Nerdy Banana founder Max Rodman explained the businesses rationale for incorporating licensed ranges into their offering, stating: “Personalisation is a booming £1bn market in the UK and the Nerdy Banana portfolio of DTC brands have been sat the forefront of the trend. As we looked to extend our market reach and create engaging consumer narrative, associating with sports and entertainment brands was the perfect vehicle.”
Interestingly Max also highlighted that, during Covid, more brands went online to do business and as such, customer acquisition costs escalated. Licensing gave Nerdy Banana a competitive advantage with the opportunity to achieve a point of differentiation.
Max went on to explain that licensing has delivered added value to his business in regards to content and engagement: “We’ve got some great relationships with all our partners but we’ve seen some really impactful activations with, for example, Manchester City through online quizzes, competitions, photo shoots and unique moments like meetings with players”.
For a business like Nerdy Banana, licensing provides a rich vein of content and a plethora of opportunities. This of course needs planning on both sides, but also a willingness from IP owners to work proactively with licensees.
Another trend to note in licensing is the growing importance of digital marketing and fan engagement. Rights owners need to be prepared to help manage their fan communities progressively and to integrate licensing into their plans.
I spoke to Steve Perry, Marketing Director of A. Perry and Company who have developed a line of licensed garden statues under license, including a collection of Aardman characters under their Primus brand – Aardman was their first venture into licensing.
Steve’s insights on their move into licensing reveals how a licensed range can help a company in a competitive sector insulate itself from competition.
“Primus are in a market that is design lead and, although driven by creativity, products can easily be imitated and copied – there is a relatively low barrier to entry,” said Steve, adding: “Licensing has enabled us to truly differentiate ourselves. We are able to sell something that cannot legally be imitated, giving us a real USP.”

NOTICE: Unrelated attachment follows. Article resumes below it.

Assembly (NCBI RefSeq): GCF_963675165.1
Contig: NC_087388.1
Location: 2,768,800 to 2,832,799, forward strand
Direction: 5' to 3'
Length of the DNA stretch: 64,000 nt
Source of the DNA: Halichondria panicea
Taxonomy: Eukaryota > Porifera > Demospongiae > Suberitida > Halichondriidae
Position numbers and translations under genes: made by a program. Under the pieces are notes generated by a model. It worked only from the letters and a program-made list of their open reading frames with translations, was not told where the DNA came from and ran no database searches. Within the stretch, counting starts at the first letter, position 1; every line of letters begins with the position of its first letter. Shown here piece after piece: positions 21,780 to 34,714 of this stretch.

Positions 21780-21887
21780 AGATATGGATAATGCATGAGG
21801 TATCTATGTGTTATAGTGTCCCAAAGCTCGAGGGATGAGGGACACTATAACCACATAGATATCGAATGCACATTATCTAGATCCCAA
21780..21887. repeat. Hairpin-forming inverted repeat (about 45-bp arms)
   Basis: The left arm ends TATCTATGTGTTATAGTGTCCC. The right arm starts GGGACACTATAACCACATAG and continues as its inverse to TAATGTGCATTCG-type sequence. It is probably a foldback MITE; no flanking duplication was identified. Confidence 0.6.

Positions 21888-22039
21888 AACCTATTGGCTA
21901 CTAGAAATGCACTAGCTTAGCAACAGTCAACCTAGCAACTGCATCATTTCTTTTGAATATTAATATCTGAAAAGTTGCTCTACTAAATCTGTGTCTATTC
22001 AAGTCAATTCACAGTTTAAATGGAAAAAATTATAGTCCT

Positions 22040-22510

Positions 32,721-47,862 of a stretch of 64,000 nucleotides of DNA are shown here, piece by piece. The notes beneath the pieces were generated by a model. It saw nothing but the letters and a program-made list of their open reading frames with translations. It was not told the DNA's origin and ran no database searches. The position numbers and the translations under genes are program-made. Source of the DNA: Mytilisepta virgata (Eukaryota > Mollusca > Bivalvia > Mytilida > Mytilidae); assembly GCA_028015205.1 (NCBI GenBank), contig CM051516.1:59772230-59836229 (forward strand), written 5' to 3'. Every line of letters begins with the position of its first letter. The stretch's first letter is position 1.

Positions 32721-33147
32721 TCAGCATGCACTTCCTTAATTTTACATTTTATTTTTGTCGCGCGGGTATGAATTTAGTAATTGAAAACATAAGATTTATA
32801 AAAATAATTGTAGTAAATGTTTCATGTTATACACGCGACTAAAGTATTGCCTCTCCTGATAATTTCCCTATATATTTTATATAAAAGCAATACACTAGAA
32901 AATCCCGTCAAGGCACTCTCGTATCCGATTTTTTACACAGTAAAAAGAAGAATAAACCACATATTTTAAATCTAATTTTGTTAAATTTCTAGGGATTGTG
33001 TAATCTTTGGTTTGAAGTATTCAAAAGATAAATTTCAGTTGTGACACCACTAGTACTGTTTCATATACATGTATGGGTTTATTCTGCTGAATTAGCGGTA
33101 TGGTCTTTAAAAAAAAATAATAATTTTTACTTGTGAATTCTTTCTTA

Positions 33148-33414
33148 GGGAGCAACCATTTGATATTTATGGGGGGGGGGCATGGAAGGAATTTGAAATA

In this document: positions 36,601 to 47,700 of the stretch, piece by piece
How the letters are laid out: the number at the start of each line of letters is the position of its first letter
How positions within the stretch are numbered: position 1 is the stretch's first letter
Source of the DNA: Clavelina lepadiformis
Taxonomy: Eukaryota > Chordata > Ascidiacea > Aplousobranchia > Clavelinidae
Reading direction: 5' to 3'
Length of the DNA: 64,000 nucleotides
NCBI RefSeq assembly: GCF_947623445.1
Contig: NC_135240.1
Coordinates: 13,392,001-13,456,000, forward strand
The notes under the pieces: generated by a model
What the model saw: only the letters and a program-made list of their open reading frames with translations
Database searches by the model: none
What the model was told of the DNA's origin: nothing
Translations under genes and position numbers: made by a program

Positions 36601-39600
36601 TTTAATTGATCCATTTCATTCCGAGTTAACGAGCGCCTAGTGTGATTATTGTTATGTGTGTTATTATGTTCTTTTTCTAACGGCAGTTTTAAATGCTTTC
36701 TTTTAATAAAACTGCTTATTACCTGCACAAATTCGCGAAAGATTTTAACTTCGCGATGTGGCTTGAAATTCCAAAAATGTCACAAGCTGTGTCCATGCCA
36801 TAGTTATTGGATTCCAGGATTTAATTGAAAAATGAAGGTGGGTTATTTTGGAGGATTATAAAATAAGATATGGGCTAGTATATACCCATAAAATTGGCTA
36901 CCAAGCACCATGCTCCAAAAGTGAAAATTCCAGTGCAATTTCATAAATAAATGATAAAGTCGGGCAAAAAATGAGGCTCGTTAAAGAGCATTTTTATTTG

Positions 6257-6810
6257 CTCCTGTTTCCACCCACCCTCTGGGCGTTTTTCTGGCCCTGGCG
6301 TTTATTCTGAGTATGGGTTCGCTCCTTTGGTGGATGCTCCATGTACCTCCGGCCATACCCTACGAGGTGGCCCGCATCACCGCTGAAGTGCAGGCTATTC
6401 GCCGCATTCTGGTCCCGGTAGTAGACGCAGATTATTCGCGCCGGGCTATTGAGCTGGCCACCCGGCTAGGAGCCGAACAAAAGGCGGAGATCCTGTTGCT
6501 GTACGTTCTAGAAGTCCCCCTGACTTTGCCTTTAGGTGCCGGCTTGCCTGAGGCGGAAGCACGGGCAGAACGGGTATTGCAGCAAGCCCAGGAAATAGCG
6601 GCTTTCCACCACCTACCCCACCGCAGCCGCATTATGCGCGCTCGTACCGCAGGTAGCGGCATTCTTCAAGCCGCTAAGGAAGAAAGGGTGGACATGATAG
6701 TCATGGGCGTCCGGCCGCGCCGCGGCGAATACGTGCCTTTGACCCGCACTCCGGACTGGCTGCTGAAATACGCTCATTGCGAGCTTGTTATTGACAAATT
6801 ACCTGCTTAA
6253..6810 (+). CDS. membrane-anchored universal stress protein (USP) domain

Some companies fear that working with a well-established license will mean they lose their own identity. This is something that Primus’ experience demonstrates isn’t necessarily the case.
Steve continued: “In terms of marketing and branding, we have made a conscious effort to ensure that our own brand is always visible alongside our licensed products. We use our own logo and branding on all packaging and marketing materials, and we feel it’s important to highlight our own design contributions in any product descriptions or promotions.”
Another company that is new to licensing is The Makerss, creators of needle felt kits. Up to very recently, these had been exclusively based on their own designs. Company owner Steffi Stern signed a license with Aardman to develop a Robin Robin kit and has moved on to license other brands.
For Steffi, the motivation for using licensing was all about amplifying her message and reaching more people. She tells us: “As a small business owner, everything is about stories. How does it fit with the big picture and growing the business, but also introducing more people to needle felting. Working with licenses has helped both grow the business and raise awareness about a really exciting craft.”
It was also useful to get a rightsholder’s perspective on licensing and why they engage with the licensing market. Rob Goodchild from Aardman offered this insight: “We license our brands in order to generate awareness, revenue and brand touchpoints. Our licensing business is the scalable element of what we do – it can generate business exponentially and help finance future productions.
“It’s also a great way for fans to engage with our IPs, offering them products and experiences that can take them beyond the original content. A successful licensing programme is often seen as the litmus test for a brand’s success in any market. If your brand touches people enough for them to part with money to enhance their experience or express their fandom, then you are on the right track.”
Current market conditions are tough and there is increased competition. In this context, it’s sensible to take stock and reflect on things. My conversations with licensees suggest they are very clear on the benefits that licensing can bring businesses. It is probably a good moment to go back to basics and reflect on why companies should start licensing.